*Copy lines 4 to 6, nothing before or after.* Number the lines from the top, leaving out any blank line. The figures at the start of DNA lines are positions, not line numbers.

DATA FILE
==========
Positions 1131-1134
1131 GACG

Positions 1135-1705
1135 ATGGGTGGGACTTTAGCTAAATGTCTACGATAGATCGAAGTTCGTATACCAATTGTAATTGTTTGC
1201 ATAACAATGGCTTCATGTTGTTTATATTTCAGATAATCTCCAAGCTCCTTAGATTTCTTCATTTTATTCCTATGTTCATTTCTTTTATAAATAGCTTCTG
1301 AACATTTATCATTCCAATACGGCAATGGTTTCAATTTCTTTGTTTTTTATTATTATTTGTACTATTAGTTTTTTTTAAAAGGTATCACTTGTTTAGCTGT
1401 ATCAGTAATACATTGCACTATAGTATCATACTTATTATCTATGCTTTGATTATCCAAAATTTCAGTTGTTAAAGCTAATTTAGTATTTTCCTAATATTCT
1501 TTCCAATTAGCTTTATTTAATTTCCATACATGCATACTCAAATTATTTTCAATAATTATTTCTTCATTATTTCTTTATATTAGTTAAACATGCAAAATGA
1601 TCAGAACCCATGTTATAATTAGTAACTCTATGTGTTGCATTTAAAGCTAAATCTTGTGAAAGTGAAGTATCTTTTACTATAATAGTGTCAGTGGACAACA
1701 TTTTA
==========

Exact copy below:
1135 ATGGGTGGGACTTTAGCTAAATGTCTACGATAGATCGAAGTTCGTATACCAATTGTAATTGTTTGC
1201 ATAACAATGGCTTCATGTTGTTTATATTTCAGATAATCTCCAAGCTCCTTAGATTTCTTCATTTTATTCCTATGTTCATTTCTTTTATAAATAGCTTCTG
1301 AACATTTATCATTCCAATACGGCAATGGTTTCAATTTCTTTGTTTTTTATTATTATTTGTACTATTAGTTTTTTTTAAAAGGTATCACTTGTTTAGCTGT